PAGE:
Obama held a campaign-style rally in Strongsville, Ohio, but the real work on his healthcare legislation is going on behind closed doors on Capitol Hill. That is where Speaker of the House Nancy Pelosi and the Democratic leadership are pushing their colleagues to vote yes.
In Ohio, Obama called on Congress to step up, particularly the undecided, like Congressman Dennis Kucinich.
Nationwide, there are roughly 70 Democratic members of the House who are on the fence with just a week to go.
In San Jose, Zoe Lofgren intends to support the legislation assuming the language and the Congressional Budget Office numbers Congresswoman numbers come out as expected.
ABC7 polled all of the Bay Area members of the House and they all said pretty much the same thing: they support the president's proposal and barring any hiccups, they will support it with their votes. And as that vote count would lead you to expect, outside of South Bay's Valley Medical Center, voters said the same.
"I would vote for healthcare. I think everybody should have healthcare," said one man.
Sandra Susa currently has adequate health insurance, but thinks the current system is inadequate.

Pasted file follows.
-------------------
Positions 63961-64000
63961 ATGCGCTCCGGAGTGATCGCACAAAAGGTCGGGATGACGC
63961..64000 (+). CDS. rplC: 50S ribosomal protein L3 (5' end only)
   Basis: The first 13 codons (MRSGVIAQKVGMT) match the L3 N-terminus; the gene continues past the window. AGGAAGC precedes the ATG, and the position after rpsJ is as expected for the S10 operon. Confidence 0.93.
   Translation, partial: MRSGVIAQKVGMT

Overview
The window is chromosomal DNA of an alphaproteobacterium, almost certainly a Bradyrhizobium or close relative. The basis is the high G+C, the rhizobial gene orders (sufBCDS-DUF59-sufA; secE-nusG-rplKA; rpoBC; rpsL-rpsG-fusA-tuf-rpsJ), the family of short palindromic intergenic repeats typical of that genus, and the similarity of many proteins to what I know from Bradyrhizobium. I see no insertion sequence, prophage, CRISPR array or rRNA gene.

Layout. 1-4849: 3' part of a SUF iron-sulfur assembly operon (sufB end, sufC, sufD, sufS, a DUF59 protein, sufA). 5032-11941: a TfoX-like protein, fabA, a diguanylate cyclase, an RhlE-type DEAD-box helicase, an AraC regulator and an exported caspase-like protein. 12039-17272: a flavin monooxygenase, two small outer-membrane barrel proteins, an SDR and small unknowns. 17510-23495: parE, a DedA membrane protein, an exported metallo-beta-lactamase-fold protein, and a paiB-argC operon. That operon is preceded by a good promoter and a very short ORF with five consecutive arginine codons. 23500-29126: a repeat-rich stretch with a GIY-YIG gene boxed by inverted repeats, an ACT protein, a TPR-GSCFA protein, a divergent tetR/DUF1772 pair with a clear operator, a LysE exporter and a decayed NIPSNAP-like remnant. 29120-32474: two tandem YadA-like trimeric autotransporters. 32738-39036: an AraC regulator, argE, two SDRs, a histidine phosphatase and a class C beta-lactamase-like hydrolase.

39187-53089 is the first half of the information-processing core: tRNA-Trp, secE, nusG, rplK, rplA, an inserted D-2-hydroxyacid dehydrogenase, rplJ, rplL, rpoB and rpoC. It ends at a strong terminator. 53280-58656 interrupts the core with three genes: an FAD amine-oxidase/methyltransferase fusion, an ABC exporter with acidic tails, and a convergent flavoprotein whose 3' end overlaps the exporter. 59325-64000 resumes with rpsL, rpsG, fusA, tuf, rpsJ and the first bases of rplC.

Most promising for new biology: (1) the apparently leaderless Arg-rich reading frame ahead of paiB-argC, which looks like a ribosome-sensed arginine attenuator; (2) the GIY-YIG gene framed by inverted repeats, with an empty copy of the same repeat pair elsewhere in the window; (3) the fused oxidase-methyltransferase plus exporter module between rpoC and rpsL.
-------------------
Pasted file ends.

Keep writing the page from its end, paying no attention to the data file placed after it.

"Well because you don't know what happens down the line, you know," said Susa.
Mohammed Abdull does not have health insurance and hopes the health care bill will make it more affordable.
"If it's affordable of course I'll pay for it I don't mind," said Abdull.
Among the Bay Area members of Congress only Jerry McNerney, D-Pleasanton, is undecided.
"The only ones in your list that people in D.C. would have some question about are the valley people: McNerney, Costa, and Cardoza," said ABC7's political analyst Bruce Cain.
Cain said he believes the California Democratic delegation will ultimately back the legislation, but nationwide Time Magazine's senior political analyst Mark Halperin thinks it will be very, very tight.
"The finish line is going to be in sight, but Nancy Pelosi is going to have to scrape and claw and beg and steal for those last few votes," said Halperin.
Halperin said Pelosi will be forced to call the vote without knowing if she has enough. Cain said that will not happen.
"...because you do not want to lose on the floor. That would be bad for Nancy Pelosi's speakership and it would be bad for the presidency of Barack Obama," said Cain.
The only Bay Area Democrat ABC7 did not hear from on Monday was Congressman Pete Stark, D-Fremont.
In the House, Nancy Pelosi needs 216 votes, but she has less than a week to get them.